History of the Tulare County Fair
Aug 25, 2018 11:00AM ● Published by Enjoy Magazine
Gallery: Tulare County Fair [2 Images] Click any image to expand.
All is Fair
By Natalie Caudle
EVERY SEPTEMBER, nostalgia and excitement spring up in downtown Tulare as the Tulare County Fair beckons patrons of all ages to experience the odd-couple marriage of agricultural jubilee and carnival magic. Originally begun in 1919 by Tulare farmers in hopes of improving hog and cattle sales, the fair soon grew into an annual celebration of regional pride featuring grand exhibits and entertainment. Mobs feverishly flocked to the fairgrounds, anxious to experience aerial circuses, dog racing and Portuguese-style rodeo.
Prior to World War II, fairgoers were dazzled by fireworks and soon became accustomed to the rhythm of fair traditions. Annual exhibits and contests were established, giving guests the opportunity to earn the coveted blue ribbon for their entry of raisin pie or strawberry jam. Each year brought increased excitement, upping the ante and the expectations of patrons. Entertainment acts enticed local residents to delight in evening dances, musical troupes, magic shows and peculiar performances by trick mules and comedy goats.
In 1931, guests were provided the opportunity to send a free wire overseas as radio operators, using an amateur set, helped fairgoers connect with loved ones. A year later fair gates opened with a fleet of airplanes flying overhead, welcoming guests to the extravaganza while further within the grounds crowds watched what was once called the “greatest night horse show ever to be held in the county.” Within the exhibit halls, the Women’s Department featured a Fiesta Motif in the early 1930s with displays of Chinese tapestries and Portuguese art. The fair continued to successfully attract a wide variety of patrons and participants, especially those with farming backgrounds.
Originally established with agricultural roots, the Future Farmers division immediately flourished, reaching beyond Tulare County. Students from 10 high schools in three counties began to participate in the showing and auctioning of livestock and poultry. To this day, FFA students still anxiously anticipate fair week and their hard-earned moment in the show ring. Annika Ransberger, a member of the Redwood High School FFA, says, “Showing at the fair has helped me learn how to work with a team and has allowed me to meet other people with similar passions.” For close to a century, students have raised, trained and shown various livestock from hogs to Holsteins, providing a truly educational counterpart to the carnival commotion.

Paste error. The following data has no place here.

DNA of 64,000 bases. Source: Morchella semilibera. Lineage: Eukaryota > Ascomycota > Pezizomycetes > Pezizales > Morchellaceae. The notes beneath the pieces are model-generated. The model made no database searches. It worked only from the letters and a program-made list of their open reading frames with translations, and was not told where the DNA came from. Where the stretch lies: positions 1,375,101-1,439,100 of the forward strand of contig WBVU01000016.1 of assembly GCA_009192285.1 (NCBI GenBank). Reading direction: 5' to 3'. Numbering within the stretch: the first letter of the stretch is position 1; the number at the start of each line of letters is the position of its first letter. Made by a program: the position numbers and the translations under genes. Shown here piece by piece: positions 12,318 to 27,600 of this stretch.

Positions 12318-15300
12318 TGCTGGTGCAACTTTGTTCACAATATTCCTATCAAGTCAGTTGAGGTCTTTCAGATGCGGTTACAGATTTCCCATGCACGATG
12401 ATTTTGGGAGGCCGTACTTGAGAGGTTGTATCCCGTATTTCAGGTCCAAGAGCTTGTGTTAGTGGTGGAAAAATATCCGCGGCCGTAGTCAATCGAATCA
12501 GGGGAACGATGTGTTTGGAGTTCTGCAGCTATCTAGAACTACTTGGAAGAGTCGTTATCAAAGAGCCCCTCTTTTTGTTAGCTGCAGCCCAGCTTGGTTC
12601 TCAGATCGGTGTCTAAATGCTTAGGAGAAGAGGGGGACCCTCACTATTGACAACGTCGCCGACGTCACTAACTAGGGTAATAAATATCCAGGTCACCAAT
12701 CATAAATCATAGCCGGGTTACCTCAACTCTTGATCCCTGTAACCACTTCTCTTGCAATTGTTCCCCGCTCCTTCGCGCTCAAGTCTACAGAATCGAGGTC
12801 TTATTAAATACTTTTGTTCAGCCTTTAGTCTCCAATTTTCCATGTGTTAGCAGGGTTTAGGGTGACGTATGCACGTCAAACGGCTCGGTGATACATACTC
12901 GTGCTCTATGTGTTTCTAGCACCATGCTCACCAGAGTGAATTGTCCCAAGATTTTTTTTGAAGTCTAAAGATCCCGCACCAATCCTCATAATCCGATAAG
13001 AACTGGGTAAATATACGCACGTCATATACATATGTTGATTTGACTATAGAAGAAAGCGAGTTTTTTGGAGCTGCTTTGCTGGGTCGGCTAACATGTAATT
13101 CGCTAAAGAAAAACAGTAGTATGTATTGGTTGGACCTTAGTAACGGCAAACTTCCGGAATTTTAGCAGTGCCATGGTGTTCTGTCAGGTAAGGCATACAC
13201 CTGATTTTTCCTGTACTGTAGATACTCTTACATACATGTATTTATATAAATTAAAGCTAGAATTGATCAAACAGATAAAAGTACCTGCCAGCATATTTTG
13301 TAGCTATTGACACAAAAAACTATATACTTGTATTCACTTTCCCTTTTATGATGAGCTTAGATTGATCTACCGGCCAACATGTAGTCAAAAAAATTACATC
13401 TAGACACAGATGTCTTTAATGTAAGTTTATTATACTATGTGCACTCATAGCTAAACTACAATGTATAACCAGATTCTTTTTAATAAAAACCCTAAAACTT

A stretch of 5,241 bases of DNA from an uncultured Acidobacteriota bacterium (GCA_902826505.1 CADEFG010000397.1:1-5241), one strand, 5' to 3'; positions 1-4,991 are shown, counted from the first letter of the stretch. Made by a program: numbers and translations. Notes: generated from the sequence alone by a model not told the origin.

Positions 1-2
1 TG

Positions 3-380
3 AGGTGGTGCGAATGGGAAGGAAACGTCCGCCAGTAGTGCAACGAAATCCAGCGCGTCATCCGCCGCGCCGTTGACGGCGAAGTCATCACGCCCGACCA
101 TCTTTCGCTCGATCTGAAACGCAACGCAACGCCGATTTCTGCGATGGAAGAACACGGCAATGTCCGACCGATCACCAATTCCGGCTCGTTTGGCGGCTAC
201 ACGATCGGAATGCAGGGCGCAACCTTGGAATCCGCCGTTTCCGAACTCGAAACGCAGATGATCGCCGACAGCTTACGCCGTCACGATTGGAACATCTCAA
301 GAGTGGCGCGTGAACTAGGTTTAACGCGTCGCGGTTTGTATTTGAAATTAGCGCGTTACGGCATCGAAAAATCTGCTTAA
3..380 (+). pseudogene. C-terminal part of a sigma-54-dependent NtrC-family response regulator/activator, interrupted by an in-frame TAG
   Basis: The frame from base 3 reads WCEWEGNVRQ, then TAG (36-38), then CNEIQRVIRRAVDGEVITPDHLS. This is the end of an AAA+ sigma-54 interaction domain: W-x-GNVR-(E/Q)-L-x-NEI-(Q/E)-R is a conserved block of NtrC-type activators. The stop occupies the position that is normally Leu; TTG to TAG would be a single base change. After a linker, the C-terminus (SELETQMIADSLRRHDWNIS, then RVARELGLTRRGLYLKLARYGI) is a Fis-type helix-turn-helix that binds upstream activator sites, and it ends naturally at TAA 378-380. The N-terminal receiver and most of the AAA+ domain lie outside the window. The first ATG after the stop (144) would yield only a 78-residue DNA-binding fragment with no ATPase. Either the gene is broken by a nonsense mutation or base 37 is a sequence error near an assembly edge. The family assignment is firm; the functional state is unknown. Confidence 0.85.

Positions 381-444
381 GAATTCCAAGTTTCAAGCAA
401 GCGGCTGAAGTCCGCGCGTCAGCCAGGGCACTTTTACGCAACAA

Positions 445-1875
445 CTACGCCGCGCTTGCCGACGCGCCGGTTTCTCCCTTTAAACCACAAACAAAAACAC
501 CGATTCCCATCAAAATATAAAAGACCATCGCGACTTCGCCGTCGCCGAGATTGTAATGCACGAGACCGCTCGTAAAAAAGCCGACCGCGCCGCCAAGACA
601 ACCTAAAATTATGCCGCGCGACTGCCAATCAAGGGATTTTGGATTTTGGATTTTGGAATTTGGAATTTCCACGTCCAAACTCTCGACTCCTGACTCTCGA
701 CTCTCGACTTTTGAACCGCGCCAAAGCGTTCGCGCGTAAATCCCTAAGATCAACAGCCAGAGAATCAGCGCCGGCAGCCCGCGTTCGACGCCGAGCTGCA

Disaster threatened the 1952 fair when a late summer fire destroyed the old pavilion, automobile exhibit hall and various other buildings a month prior to opening day. With hard work and creative planning, the fair committee forged ahead, declaring that the annual event was not to be interrupted. Fair manager Alfred J. Eilliot enticed patrons with the promise of a grand event: “We’ve got everything, including livestock entries that will make Noah’s Ark look like a sideshow.” The following year, attendance decreased but permanent buildings replaced tents and structures that had been destroyed in the fire.
As the decade continued, motorcycle races were added to the attractions, drawing in new crowds while established rhythms remained. The annual Pioneer Day continued, a tradition long before instituted by W.B. Cartmill, honoring Tulare County residents who had lived in the region since 1880. In 1958, Fred Fisher, age 104, and Grace Haire, age 91, were given the title of Eldest Pioneers. Attractions and entertainment progressed through the decades, bringing modern sounds and styles to the grounds and successfully drawing multigenerational patronage for nearly a century.
As the years have crept by, vendors, rides and acts have been replaced, but the allure remains the same. Pamela Fyock, executive vice president of the Tulare County Fair Foundation, captures the continuing spirit of the fair: “People come for fair food, livestock and carnival. The fair exists to educate the public.” Guests now enjoy monster trucks instead of greyhound races, and headline entertainment features Clay Walker and Smashmouth where square dancing was once center stage. Nevertheless, the fair will never lose the sentiment of yesteryear with butter cow sculptures, award-winning baked goods, cotton candy, rodeo and tractor pulls. Turkey races may be a thing of the past, but the annual frenzy and celebration of local agriculture will never disappear. •
Tulare County Fair • 620 South K Street, Tulare
(559) 686-4707 • www.Tcfair.org • Fair dates September 12-16
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